To maintain the military presence in the West Bank, the military mobilized thousands of reservists as part of newly formed “regional defense” battalions. It also strengthened what the government called “emergency response units” made up of heavily armed civilians. In many cases, according to activists and Palestinians, those ranks have been filled by the very far-right Jewish settlers who have been at the center of much of the violence. Often it’s unclear whether the settlers are reservists, members of emergency units or freelancers operating on their own.

The Extremists Driving Netanyahu’s Approach to War With Hamas, Financial Times
Neri Zilber writes, “With Israel at war with Hamas, the key far-right figures once seen as fringe extremists — Bezalel Smotrich, finance minister, and Itamar Ben-Gvir, national security minister — appear to wield more influence than ever. The pair, religious Zionists who both live in settlements in the occupied West Bank, have staked out hardline positions on issues ranging from postwar Gaza to US diplomacy and a possible truce deal with Hamas in which Israeli hostages would be freed in exchange for significant numbers of Palestinian prisoners.”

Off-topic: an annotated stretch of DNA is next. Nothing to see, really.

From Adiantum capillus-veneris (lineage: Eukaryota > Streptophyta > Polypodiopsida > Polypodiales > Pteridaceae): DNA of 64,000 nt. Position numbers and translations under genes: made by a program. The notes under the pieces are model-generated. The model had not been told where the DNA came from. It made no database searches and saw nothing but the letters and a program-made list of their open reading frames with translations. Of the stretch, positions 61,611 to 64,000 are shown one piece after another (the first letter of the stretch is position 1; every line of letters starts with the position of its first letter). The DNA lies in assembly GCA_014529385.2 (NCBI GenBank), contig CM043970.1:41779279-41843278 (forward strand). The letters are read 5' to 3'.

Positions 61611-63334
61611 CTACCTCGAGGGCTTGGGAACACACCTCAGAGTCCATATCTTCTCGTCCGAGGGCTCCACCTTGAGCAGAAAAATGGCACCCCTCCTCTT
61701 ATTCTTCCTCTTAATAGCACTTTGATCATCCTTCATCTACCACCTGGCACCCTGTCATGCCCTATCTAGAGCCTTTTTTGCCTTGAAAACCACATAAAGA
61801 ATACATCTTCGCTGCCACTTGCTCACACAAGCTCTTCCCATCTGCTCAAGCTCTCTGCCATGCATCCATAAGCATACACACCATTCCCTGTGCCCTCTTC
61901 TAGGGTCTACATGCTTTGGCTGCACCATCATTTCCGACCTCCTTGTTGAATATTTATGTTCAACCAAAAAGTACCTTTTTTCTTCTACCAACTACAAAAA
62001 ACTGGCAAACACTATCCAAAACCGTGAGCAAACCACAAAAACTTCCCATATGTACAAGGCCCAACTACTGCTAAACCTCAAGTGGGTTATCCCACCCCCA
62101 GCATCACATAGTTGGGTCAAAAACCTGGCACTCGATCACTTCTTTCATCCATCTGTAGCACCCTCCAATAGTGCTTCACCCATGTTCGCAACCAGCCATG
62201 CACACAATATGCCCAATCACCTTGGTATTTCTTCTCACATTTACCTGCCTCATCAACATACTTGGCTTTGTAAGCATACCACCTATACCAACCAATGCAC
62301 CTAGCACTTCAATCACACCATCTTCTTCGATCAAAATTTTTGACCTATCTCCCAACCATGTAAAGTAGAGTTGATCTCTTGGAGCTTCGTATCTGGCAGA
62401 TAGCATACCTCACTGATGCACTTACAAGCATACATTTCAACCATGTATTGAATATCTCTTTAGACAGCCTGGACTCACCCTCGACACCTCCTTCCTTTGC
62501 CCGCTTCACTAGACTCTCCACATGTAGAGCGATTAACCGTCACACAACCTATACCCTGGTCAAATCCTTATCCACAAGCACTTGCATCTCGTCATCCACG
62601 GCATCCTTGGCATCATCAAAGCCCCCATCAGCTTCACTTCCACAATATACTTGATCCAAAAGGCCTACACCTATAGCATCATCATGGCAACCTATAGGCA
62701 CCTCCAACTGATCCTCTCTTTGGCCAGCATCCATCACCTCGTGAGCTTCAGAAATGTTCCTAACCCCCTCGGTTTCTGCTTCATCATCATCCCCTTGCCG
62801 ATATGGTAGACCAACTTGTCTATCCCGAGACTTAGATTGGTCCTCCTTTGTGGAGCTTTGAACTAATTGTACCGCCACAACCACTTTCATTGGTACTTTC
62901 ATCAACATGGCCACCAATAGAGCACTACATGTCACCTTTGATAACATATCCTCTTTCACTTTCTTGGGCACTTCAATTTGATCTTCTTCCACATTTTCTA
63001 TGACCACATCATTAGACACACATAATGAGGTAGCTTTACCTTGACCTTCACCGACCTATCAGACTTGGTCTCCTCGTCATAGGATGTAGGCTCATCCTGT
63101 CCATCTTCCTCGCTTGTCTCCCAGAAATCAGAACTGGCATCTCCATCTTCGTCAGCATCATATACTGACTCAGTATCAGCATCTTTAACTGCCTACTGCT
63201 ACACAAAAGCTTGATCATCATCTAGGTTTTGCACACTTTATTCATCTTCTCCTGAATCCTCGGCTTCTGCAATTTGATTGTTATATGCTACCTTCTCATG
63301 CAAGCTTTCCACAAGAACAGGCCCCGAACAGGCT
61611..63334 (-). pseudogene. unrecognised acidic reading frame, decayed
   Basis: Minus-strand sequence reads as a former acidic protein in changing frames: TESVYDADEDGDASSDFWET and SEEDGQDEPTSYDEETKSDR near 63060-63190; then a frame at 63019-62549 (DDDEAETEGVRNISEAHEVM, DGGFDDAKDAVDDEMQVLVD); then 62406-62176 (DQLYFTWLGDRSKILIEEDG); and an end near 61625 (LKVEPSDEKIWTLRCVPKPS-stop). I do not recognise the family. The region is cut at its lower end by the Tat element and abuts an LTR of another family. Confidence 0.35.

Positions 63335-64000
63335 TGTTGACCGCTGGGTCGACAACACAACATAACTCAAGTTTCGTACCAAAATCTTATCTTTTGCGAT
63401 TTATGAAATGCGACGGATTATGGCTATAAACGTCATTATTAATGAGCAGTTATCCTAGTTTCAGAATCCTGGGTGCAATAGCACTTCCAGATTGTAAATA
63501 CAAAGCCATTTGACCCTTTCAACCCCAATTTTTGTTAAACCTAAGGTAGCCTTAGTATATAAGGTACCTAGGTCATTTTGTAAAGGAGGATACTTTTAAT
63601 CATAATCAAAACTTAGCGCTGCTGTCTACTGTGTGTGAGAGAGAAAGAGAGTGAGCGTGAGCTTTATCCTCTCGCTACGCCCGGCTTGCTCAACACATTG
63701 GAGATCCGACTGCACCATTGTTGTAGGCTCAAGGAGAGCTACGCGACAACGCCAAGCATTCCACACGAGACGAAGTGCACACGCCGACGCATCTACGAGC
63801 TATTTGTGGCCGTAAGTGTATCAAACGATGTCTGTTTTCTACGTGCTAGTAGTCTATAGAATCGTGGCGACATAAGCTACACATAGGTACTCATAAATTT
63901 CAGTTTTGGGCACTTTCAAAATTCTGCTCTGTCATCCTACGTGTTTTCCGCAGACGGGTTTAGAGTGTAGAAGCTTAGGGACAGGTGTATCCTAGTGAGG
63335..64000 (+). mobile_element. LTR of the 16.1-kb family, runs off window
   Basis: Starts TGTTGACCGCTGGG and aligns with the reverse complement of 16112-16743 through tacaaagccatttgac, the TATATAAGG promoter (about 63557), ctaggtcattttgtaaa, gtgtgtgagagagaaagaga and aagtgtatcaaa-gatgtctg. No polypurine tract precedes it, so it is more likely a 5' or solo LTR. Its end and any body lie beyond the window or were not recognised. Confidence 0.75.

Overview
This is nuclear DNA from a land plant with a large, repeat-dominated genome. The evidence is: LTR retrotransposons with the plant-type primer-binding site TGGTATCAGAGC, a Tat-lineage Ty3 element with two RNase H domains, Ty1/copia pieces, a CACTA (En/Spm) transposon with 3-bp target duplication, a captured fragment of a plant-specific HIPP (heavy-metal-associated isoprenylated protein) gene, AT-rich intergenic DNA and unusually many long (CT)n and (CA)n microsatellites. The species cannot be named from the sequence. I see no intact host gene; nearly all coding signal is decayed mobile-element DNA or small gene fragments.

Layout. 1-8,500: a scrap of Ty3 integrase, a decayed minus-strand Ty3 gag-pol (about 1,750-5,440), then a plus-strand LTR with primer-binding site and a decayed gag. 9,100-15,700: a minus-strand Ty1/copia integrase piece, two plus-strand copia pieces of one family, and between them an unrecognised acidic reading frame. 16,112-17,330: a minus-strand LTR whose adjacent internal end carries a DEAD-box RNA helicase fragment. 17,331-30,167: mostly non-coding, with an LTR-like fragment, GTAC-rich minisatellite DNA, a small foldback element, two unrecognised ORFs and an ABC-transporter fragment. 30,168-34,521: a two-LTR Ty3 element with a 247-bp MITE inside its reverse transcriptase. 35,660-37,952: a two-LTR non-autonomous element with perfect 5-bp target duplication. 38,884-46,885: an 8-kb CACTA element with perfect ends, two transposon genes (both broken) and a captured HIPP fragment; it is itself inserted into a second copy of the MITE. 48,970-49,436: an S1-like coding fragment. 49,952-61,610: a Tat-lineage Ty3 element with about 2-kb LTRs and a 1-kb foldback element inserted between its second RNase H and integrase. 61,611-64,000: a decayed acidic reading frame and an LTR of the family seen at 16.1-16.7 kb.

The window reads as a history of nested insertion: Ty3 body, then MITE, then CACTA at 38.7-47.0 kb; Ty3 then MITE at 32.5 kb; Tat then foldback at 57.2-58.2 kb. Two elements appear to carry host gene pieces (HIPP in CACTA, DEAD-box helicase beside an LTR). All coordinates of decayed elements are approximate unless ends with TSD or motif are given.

US Envoy Says Israel Has Not Shown Evidence that Hamas Is Diverting UN Aid in Gaza, PBS
Israel has not presented specific evidence for its claim that Hamas is diverting UN aid, and its recent targeted killings of Gaza police commanders safeguarding truck convoys have made it “virtually impossible” to distribute the goods safely, David Satterfield, top US envoy, said in rare public criticism of Israel.

IDF Finds Video of Bibas Family in Gaza, ‘Very Concerned’ for Mother, Youngest Hostages, The Times of Israel
The clip from surveillance cameras in Khan Younis showing Bibas holding Ariel and Kfir, who were 4 years and 9 months old, respectively, at the time of the kidnapping, is the first proof of life of the three members of the family since they were dragged into Gaza, IDF Spokesman Rear Adm. Daniel Hagari said in a press conference. The boys’ father, Yarden, was kidnapped separately and is also still held in Gaza.